"For a young guy that's been sitting for quite a while, obviously he showed tremendous poise and almost ice in his veins," said Farrell. "The way Bogey came off the bench to work out the walk, he gets a fastball thrown by him and he doesn't expand the zone. He doesn't chase. He's patient and he's very much under control emotionally inside a given game. And [it] proved out to be a pivotal moment with his at-ÃÂbat."
Indeed, Bogaerts' walk kickstarted the Sox' game-winning rally. He advanced to third with two outs on Jacoby Ellsbury's single, then sprinted home on a wild pitch, getting an excellent read on a pitch that squirted away from catcher Jose Lobaton, with Ellsbury racing to third on the wild pitch and then scoring on Shane Victorino's infield single.
"The tipping point might have been the walk to Bogaerts," rued Maddon. "They throw him up, he had a 1-2 count, we walk him. And that's pretty much how that whole thing began to roll."
Bogaerts had been given notice about an inning before his pinch-hitting opportunity that he might enter the game -- either as a pinch-hitter or pinch-runner -- and so he had a chance to wrap his head around the opportunity. Still, he acknowledged feeling antsy, perhaps even anxious on the bench.
But that changed in the batter's box, not just in his first at-bat, but then again in the ninth when he worked another walk, this time against Rays closer Fernando Rodney. Bogaerts ignored the pitcher's three changeups en route to yet another six-pitch walk and yet another run.
The outcome was anything but an accident.
"Against Rodney especially, I was going there, taking the first pitch to try to wear him out for other guys," said Bogaerts. "I saw yesterday where he gave a couple of walks, the walk to [Will] Middlebrooks. He was really wild. I was trying not to be overaggressive with him."
Mission accomplished. Game changed.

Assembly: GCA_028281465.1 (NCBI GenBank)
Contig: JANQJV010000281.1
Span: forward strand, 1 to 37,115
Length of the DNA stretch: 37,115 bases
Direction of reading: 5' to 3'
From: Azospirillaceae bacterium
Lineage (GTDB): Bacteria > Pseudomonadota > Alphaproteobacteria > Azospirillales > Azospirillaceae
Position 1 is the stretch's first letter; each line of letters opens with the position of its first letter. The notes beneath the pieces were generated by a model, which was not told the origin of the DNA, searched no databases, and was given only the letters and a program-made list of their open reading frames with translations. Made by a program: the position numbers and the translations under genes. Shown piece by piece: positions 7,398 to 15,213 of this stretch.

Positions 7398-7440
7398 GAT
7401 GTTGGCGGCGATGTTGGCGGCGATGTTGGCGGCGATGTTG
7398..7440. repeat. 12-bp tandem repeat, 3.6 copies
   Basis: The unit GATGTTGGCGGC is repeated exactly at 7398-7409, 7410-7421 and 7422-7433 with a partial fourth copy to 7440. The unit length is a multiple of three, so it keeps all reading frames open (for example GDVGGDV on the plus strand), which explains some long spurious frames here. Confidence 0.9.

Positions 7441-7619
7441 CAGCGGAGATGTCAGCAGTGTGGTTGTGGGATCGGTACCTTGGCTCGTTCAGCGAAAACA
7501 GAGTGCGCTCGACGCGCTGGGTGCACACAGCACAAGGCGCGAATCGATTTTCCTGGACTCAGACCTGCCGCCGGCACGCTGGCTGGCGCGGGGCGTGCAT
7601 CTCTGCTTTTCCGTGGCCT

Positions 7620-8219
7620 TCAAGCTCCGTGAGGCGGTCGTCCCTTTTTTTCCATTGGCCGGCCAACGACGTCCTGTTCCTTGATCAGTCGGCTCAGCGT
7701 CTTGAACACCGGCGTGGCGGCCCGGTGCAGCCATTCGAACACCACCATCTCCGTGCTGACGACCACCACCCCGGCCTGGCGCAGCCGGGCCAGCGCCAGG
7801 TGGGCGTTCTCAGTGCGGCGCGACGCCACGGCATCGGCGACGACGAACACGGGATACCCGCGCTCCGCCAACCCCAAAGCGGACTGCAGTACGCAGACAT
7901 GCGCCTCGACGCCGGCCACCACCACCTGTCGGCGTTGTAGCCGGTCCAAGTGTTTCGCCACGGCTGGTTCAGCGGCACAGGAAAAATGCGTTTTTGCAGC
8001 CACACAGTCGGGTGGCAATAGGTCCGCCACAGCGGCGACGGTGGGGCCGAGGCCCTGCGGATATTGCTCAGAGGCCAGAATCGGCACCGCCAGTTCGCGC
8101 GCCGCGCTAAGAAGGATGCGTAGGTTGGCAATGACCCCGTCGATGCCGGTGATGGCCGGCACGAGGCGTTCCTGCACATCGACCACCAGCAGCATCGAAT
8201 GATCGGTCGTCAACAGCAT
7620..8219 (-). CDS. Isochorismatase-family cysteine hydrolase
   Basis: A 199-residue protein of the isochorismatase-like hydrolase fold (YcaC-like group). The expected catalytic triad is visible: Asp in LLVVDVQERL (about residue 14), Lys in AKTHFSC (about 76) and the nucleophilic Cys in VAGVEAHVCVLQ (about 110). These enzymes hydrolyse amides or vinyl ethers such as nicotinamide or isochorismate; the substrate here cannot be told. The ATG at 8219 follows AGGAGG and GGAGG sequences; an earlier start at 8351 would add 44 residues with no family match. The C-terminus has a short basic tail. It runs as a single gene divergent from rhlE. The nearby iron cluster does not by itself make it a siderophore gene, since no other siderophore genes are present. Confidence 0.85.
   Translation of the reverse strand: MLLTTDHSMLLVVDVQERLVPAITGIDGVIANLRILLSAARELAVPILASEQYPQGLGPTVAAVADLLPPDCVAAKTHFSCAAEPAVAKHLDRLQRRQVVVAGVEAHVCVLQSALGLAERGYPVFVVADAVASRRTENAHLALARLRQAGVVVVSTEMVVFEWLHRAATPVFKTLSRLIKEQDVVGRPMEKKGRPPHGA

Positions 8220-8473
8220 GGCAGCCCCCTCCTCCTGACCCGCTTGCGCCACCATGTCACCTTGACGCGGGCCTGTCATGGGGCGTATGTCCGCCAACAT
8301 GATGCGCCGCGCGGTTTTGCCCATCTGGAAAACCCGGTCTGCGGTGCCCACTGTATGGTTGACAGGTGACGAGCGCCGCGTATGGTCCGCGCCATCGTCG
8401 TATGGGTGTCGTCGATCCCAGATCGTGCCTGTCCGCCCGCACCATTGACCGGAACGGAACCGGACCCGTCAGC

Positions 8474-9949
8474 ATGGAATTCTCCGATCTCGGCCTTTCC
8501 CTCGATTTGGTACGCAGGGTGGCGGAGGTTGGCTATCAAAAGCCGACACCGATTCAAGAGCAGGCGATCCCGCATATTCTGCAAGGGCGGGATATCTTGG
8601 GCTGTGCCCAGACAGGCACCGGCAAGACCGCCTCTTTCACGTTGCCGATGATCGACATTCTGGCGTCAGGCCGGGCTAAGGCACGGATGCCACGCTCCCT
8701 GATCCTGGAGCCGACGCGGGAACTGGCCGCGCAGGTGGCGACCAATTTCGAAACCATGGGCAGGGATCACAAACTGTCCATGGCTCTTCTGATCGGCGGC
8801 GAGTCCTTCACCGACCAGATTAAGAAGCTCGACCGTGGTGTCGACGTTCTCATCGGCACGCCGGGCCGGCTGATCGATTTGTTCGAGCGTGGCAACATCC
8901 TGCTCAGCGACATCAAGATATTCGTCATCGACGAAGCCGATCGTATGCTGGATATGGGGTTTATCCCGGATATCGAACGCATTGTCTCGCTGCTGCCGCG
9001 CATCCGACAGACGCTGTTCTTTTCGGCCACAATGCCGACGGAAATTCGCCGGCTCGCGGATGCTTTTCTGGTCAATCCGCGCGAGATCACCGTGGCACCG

Bogaerts became just the eighth player ever to walk twice at the age of 21 or younger in a postseason game. His predecessors in that regard include some dazzling names: Justin Upton (the last to do it in 2007), Andruw Jones, Edgar Renteria, Wayne Garrett, Mickey Mantle, Stan Musial and Dib Williams.
That group suggests that players with the ability to avoid being swallowed by the speed of the game at such a young age have a chance to go on and accomplish remarkable things.
He had the pivotal at-bats of the game. And he is 21 -- barely. Bogaerts reached legal drinking age in the U.S. last week, though he chose not to exercise his newly acquired rights during his team's revelry. ("I can drink but I won't drink," he said. "I'm legal, but I won't.")
It is hard for Bogaerts to fathom what he is doing. But his teammates and those around the Sox have a better sense that they are bearing witness to something extraordinary, something that they have rarely seen before and might not see that often again.
"I wasn't making diving plays in the hole [as a 21-year-old]," mused reliever Craig Breslow. "I wasn't having at-bats against Rodney in the ninth inning of a postseason. Two great at-bats, incredible poise. He's just a great kid, eager to learn, works hard, and I think he's going to be really good."
Once again, this was a tantalizing hint of what is to come. Bogaerts is a player who, having just turned 21, is capable of impacting a game in a role where even veterans sometimes struggle, coming off the bench to hit in a real game for the first time in nine days -- to the point where extremely surprising outcomes come across as almost unsurprising.
"I expected nothing different than what happened," said Brandon Workman, who has been Bogaerts' teammate for nearly every game that the young infielder has played in the States. "He put together two good ABs. The first one, he got two strikes on him really quick and worked to get a walk. The second one was a little easier. But I really expect nothing different from him. It wouldn't have surprised me if he'd hit a home run right there.
"His composure, everything about him, his demeanor at the plate, he's a lot older than 21. You wouldn't expect that from a 21-year-old in this environment -- taking pitches, doing that, working ABs -- but I honestly wouldn't expect anything else from him."
Indeed, Bogaerts looked more than ready for the opportunity that awaited him -- and, in turn, for what awaits him beyond the immediate present. When he next plays remains an open question. But the next time that the Sox summon him, it appears likely that this extraordinary prospect will indeed be ready.
"It's not that easy, especially when you don't play. But he went out there, looked real comfortable, patient -- it looked like he was slowing the game down. I was proud of him," said Sox assistant hitting coach Victor Rodriguez, who has worked with Bogaerts since the Sox signed him. "He showed that he's made for these kinds of games. I'm looking forward to being here to watch him play."